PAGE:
‘Nude painting’, (1958). Oil on hardboard, 122 x 122 cm.1958
This painting was produced while I was at art school in Newcastle upon Tyne. It was based on observations of a female nude. However, the picture was rotational in that it was turned during production resulting in a virtually abstract composition. (The painting could be displayed on a wall in eight possible ways. ) In this work, the legacy of modern art was being assimilated: the aim was to combine the emphatic brushstrokes of van Gogh and Cézanne with the colour of Les Fauves, and to achieve rhythms by repeating colour accents. The use of cold and warm hues created a push-pull effect previously described by Hans Hofmann. The intuitive brushstrokes constituted a multidirectional network that was in tension with a rough grid of curves and squares. Spatial ambiguities resulted from the fact that the brushstrokes stressed the flat surface but also carved into the space behind, cubist fashion. Pictorial ambiguities and contradictions meant that this painting could be viewed for hours without exhausting its ‘content’. (The work was shown in a Young Contemporaries exhibition in London where it was seen and praised by art critic John Berger wrting in The New Statesman.)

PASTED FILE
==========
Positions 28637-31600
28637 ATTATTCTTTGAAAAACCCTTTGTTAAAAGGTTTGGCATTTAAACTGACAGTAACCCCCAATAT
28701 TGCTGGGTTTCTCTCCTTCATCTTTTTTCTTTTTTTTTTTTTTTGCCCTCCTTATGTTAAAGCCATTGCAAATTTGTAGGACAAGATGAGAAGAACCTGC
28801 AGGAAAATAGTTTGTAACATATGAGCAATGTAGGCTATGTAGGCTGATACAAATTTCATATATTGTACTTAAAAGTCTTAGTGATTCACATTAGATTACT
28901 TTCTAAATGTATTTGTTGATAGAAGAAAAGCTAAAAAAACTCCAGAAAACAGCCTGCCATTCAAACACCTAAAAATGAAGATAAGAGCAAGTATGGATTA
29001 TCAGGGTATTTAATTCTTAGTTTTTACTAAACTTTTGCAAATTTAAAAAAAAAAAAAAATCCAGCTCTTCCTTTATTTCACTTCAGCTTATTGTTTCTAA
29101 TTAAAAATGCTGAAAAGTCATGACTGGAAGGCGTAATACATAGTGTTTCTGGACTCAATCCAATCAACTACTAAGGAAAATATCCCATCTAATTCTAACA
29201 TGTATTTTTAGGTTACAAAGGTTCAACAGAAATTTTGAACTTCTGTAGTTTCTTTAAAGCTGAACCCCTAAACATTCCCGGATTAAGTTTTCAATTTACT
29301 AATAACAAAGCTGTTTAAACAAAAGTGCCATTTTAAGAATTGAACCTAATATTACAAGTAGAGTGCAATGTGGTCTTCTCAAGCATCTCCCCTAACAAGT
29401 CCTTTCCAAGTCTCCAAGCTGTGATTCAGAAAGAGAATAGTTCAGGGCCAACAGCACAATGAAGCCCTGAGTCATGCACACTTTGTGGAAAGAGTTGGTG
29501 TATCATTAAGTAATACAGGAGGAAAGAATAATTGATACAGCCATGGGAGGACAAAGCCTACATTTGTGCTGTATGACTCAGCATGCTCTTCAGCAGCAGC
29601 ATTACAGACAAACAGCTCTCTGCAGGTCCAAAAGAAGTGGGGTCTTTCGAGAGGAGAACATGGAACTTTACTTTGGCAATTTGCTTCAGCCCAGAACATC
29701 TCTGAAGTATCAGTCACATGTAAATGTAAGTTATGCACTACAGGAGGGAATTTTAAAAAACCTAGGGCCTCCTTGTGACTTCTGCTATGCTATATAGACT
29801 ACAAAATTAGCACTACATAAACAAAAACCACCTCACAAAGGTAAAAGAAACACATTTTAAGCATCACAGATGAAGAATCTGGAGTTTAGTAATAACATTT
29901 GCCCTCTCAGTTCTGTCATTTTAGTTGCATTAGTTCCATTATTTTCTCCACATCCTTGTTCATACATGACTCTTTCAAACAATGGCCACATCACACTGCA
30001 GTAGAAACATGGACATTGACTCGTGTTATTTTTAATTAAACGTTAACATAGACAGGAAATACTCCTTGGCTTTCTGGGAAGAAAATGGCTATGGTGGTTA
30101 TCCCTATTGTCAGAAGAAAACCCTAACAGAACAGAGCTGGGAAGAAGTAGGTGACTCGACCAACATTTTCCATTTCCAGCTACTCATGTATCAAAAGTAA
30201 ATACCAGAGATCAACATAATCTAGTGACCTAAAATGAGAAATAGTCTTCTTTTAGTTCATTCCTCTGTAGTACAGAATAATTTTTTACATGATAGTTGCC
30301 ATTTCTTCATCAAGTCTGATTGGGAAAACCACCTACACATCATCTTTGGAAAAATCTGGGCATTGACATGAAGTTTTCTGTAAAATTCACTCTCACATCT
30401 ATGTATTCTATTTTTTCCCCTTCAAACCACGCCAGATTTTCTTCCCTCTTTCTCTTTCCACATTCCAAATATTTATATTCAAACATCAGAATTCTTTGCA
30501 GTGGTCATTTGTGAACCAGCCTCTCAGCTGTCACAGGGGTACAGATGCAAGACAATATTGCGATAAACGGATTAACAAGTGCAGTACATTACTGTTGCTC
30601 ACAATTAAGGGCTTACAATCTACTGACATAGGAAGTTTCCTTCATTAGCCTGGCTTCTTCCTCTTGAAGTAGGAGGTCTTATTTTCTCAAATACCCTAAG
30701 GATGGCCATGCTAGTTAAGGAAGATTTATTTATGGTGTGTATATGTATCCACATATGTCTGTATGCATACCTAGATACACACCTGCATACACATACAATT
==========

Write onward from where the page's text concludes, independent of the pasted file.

- All rights reserved. Exhibited on USEUM with the permission of the rights owner.